Nature’s Original “Snowbird”
GET TO KNOW Dark-eyed juncos
This perky winter visitor was nicknamed America’s “little snowbird” by famed naturalist James Audubon.
Fun Fact: Juncos are one of the most widely studied of all birds, and many researchers believe juncos offer a ringside seat to watch evolution in process. There are significant variations among juncos, and scientists notice relatively rapid changes in response to habitat issues. For example, wildlife experts at the Tennessee Natural Resources Agency have noted evolving differences in wing length within dark-eyed juncos that choose to stay in the Appalachian forests year-round and those that only visit in summer. And biologists at UCLA, who have been studying juncos since the early 1980’s, believe that these little birds can develop significant evolutionary changes within the time frame of only two decades. Needless to say, there is a bit of resulting confusion in the categorization and naming of junco species.
Traveling south from the cold and northern reaches of the continent, dark-eyed juncos overwinter in Michigan backyards, and throughout most of the US, where they gratefully accept offerings of seeds and berries.
Juncos are a type of sparrow, and they often arrive in flocks of mixed sparrow types. While there are several color variations of dark-eyed juncos that may visit western states, only the slate gray juncos are known to visit the eastern half of the country. Among slate gray juncos, males display a handsome plumage of gray and white, while females display a lighter coloring with more shades of brown.
HABITAT AND LIFE CYCLE
Although juncos are often attracted to backyard feeders, they mostly prefer areas that form the edges between woodlands and fields. There, they can search for seeds and insects in the grass and brush while still taking shelter in nearby trees.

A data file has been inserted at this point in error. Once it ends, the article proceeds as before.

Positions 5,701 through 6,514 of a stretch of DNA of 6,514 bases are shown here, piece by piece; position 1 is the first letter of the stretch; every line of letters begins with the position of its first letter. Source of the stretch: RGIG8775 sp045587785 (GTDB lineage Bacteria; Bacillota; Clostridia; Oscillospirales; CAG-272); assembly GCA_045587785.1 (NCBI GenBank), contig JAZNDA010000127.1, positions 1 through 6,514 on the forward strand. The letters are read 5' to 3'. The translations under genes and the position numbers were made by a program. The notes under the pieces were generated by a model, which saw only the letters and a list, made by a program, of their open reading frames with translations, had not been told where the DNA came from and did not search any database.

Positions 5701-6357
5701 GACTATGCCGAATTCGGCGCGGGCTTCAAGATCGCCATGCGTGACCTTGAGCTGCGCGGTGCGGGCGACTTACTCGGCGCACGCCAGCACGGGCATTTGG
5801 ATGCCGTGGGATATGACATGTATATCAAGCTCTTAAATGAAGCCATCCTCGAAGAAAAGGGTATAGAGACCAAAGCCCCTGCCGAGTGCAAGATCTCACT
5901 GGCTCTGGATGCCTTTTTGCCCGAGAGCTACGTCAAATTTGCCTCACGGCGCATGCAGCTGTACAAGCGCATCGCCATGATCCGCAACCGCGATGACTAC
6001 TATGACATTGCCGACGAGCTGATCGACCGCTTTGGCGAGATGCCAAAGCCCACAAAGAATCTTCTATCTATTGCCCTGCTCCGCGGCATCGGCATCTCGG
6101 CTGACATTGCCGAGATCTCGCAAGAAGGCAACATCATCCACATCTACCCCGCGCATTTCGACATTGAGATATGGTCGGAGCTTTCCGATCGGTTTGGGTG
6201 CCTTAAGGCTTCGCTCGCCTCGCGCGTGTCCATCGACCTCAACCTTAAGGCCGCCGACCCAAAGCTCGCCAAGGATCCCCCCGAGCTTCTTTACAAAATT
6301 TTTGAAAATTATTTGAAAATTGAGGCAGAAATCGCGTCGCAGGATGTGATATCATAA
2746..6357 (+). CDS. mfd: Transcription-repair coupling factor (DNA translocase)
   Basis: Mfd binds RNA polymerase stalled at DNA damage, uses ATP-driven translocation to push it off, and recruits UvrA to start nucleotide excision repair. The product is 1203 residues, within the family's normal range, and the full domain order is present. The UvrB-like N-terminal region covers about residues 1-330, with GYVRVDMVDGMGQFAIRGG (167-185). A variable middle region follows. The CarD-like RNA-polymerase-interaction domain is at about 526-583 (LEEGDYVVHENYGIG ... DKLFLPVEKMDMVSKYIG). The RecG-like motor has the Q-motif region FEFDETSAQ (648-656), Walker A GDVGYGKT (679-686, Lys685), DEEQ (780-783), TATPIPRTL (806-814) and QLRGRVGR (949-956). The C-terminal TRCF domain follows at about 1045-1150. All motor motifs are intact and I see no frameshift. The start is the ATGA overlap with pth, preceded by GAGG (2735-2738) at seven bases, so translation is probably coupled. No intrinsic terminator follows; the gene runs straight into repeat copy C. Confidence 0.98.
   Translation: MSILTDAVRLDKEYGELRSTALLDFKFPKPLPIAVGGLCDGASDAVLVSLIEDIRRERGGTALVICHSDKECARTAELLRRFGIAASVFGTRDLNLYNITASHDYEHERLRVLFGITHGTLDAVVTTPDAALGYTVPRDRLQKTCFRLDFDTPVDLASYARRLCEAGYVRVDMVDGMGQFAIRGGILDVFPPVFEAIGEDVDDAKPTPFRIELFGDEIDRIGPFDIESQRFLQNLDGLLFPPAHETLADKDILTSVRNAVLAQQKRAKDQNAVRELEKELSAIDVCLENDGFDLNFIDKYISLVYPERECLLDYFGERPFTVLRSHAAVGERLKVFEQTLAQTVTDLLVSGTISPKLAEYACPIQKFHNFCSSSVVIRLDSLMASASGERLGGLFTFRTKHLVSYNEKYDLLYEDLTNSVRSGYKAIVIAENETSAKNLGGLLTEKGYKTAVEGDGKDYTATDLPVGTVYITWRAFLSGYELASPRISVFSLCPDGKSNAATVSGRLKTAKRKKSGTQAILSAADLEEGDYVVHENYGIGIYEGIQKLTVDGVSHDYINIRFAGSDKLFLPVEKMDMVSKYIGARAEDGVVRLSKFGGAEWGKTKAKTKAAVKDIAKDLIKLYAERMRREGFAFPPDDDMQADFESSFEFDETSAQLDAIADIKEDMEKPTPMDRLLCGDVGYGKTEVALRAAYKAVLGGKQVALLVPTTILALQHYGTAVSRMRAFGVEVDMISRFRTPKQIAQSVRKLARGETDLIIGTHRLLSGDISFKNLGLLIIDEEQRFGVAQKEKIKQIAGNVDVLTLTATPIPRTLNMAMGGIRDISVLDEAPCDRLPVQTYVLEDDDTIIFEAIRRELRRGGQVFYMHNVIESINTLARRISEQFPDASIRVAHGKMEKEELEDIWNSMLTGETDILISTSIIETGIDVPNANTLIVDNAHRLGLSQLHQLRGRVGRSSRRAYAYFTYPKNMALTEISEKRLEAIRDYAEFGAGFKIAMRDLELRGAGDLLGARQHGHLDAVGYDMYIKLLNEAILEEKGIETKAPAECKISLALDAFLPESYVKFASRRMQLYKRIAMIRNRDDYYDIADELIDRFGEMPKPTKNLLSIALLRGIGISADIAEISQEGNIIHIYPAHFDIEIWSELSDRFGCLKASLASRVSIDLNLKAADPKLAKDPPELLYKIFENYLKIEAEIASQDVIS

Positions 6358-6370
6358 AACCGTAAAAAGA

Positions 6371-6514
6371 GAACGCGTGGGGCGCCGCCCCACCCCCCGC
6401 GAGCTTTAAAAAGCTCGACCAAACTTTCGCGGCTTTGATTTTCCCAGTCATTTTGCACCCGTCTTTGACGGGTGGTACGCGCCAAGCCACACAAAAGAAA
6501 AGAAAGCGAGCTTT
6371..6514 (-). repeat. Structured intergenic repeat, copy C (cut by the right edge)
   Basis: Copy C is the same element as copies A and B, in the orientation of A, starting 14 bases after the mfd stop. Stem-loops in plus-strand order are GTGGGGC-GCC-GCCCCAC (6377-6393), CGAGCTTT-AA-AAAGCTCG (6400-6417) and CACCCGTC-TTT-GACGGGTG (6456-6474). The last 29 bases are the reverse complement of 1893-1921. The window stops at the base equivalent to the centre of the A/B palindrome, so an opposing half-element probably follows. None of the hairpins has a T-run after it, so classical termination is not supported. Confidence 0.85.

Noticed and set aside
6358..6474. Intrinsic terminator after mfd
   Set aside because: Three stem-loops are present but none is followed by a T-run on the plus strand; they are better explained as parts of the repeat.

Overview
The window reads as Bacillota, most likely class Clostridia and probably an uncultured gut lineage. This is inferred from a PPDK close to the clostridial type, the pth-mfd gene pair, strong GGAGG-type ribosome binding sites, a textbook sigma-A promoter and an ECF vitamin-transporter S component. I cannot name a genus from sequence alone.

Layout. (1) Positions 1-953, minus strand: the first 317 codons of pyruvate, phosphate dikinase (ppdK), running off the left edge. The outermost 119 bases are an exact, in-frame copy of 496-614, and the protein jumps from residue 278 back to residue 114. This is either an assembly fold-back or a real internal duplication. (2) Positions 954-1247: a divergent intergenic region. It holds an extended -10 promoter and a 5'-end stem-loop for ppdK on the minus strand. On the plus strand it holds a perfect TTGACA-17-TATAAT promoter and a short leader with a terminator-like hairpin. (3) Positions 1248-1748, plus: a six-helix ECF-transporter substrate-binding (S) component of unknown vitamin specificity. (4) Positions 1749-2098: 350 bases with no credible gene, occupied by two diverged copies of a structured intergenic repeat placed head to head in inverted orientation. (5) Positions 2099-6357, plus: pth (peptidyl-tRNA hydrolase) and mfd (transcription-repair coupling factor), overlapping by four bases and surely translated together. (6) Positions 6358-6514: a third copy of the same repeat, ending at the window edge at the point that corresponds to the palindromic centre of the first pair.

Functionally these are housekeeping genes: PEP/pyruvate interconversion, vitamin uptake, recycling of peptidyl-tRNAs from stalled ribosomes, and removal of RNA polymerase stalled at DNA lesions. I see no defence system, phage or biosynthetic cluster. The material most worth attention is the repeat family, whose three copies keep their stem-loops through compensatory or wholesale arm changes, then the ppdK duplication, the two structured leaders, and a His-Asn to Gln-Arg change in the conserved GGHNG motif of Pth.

During the warmer months of the summer breeding season, when most juncos visit Canada, they feed on insects. However, during winter migration, many juncos come only as far south as our northern states. Still facing a winter of snow and ice, they necessarily switch feeding patterns to eat seeds, grasses, and winter berries.
Prairie dropseed, a lovely native grass, produces tufted seed heads that are also considered a junco winter-time favorite. (Watch for FOTR’s summer native plant sales.)
Throughout the year, juncos maintain a strong social order. Males express dominance over other males for territory rights, and territories – both summer breeding and winter-feeding – are generally established on a “first come / first served” basis according to earliest arrival dates after migration. Therefore, the most aggressive males are inclined to risk early – and short – migrations where they tough out winter in regions that are still cold and frozen. Come spring, they quickly head back north to claim a preferred (and perhaps habitual) breeding space.